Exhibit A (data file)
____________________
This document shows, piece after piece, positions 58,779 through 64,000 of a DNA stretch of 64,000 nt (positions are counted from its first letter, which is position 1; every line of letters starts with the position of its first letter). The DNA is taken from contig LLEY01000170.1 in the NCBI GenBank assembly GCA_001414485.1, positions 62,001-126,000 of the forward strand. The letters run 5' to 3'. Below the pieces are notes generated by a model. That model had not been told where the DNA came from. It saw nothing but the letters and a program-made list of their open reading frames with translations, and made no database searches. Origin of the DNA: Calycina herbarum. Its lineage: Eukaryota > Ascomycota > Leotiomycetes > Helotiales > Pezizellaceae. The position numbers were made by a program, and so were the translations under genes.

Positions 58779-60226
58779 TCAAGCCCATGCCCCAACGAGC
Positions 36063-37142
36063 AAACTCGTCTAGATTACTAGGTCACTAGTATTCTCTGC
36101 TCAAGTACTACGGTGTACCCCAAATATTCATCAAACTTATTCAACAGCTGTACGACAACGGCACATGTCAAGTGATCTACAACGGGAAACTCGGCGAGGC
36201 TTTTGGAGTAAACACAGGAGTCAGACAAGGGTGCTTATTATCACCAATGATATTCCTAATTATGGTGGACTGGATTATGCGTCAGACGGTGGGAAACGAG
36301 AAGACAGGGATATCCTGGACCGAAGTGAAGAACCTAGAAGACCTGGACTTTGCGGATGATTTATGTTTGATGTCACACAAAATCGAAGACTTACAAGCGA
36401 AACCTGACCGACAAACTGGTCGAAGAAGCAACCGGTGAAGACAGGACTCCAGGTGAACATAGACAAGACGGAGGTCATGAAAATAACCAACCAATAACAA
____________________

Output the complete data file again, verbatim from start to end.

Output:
This document shows, piece after piece, positions 58,779 through 64,000 of a DNA stretch of 64,000 nt (positions are counted from its first letter, which is position 1; every line of letters starts with the position of its first letter). The DNA is taken from contig LLEY01000170.1 in the NCBI GenBank assembly GCA_001414485.1, positions 62,001-126,000 of the forward strand. The letters run 5' to 3'. Below the pieces are notes generated by a model. That model had not been told where the DNA came from. It saw nothing but the letters and a program-made list of their open reading frames with translations, and made no database searches. Origin of the DNA: Calycina herbarum. Its lineage: Eukaryota > Ascomycota > Leotiomycetes > Helotiales > Pezizellaceae. The position numbers were made by a program, and so were the translations under genes.

Positions 58779-60226
58779 TCAAGCCCATGCCCCAACGAGC
Positions 36063-37142
36063 AAACTCGTCTAGATTACTAGGTCACTAGTATTCTCTGC
36101 TCAAGTACTACGGTGTACCCCAAATATTCATCAAACTTATTCAACAGCTGTACGACAACGGCACATGTCAAGTGATCTACAACGGGAAACTCGGCGAGGC
36201 TTTTGGAGTAAACACAGGAGTCAGACAAGGGTGCTTATTATCACCAATGATATTCCTAATTATGGTGGACTGGATTATGCGTCAGACGGTGGGAAACGAG
36301 AAGACAGGGATATCCTGGACCGAAGTGAAGAACCTAGAAGACCTGGACTTTGCGGATGATTTATGTTTGATGTCACACAAAATCGAAGACTTACAAGCGA
36401 AACCTGACCGACAAACTGGTCGAAGAAGCAACCGGTGAAGACAGGACTCCAGGTGAACATAGACAAGACGGAGGTCATGAAAATAACCAACCAATAACAA